Let us take another step down the Holmesian path. As the economies in Italy and Spain deteriorate who will be seriously affected: Germany. Two of their largest buyers of their goods and services will radically cut back on their purchases and the German economy, for the first time in this cycle, will suffer as buyers are no longer able to afford various services. The circle always completes and the consequences will not be pleasant; this circle, in fact, will resemble a noose that is pulled tighter and tighter with each passing quarter and the pay master for the European Union will shrink as their economy, currently at the $3.2 trillion mark, sinks back towards $2.5 trillion during the next year. There will be screams of anguish aplenty and you might begin now to make the necessary adjustments to this coming reality. Then as Italy and Spain soon line up at the till you will see the Real Hurt being on which is why Europe is begging the IMF, the G-20, China and Japan for funds because they now have the burning smell in their nostrils of damaged flesh that has been singed and is about to be cooked and served up fresh in the begging bowls of those urchins turned out into the street.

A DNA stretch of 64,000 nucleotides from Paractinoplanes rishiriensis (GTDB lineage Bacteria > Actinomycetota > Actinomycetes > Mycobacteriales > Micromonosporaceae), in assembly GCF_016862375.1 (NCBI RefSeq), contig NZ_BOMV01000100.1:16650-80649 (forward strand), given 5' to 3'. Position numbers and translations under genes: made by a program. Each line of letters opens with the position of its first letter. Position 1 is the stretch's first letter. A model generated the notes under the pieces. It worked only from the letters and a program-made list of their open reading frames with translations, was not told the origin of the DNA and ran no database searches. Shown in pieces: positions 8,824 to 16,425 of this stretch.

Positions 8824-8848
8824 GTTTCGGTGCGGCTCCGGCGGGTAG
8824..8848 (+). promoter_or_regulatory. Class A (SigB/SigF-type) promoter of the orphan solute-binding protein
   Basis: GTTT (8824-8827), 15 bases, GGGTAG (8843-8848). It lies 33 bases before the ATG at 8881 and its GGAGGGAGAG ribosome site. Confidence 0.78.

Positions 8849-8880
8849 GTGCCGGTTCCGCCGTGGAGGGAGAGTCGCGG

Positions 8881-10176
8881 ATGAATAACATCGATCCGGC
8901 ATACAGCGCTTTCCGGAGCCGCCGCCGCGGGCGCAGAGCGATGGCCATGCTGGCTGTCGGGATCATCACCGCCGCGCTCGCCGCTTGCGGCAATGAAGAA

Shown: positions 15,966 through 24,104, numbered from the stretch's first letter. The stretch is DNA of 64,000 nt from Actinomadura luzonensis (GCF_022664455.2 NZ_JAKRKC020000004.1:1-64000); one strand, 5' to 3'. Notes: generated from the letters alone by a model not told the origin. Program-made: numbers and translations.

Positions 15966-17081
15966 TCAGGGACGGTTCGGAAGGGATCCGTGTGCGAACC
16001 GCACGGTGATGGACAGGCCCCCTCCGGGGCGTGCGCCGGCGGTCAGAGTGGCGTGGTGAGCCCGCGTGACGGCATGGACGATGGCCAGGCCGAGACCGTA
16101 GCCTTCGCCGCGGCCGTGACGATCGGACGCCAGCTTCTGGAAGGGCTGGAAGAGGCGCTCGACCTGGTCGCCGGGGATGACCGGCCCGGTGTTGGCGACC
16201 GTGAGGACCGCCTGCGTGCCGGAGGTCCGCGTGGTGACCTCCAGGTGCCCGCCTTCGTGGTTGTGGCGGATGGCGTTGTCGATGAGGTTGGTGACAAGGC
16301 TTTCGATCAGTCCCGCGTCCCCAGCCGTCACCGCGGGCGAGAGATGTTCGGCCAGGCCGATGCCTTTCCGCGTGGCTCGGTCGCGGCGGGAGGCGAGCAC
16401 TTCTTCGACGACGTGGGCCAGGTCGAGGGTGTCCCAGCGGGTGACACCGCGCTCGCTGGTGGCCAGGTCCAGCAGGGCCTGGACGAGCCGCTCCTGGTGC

Martenson Interviews Khosla Ventures: The US Is Massively Underfunding The Innovations Critical To Its Energy FutureSubmitted by Tyler Durden on 04/07/2012 12:02 -0400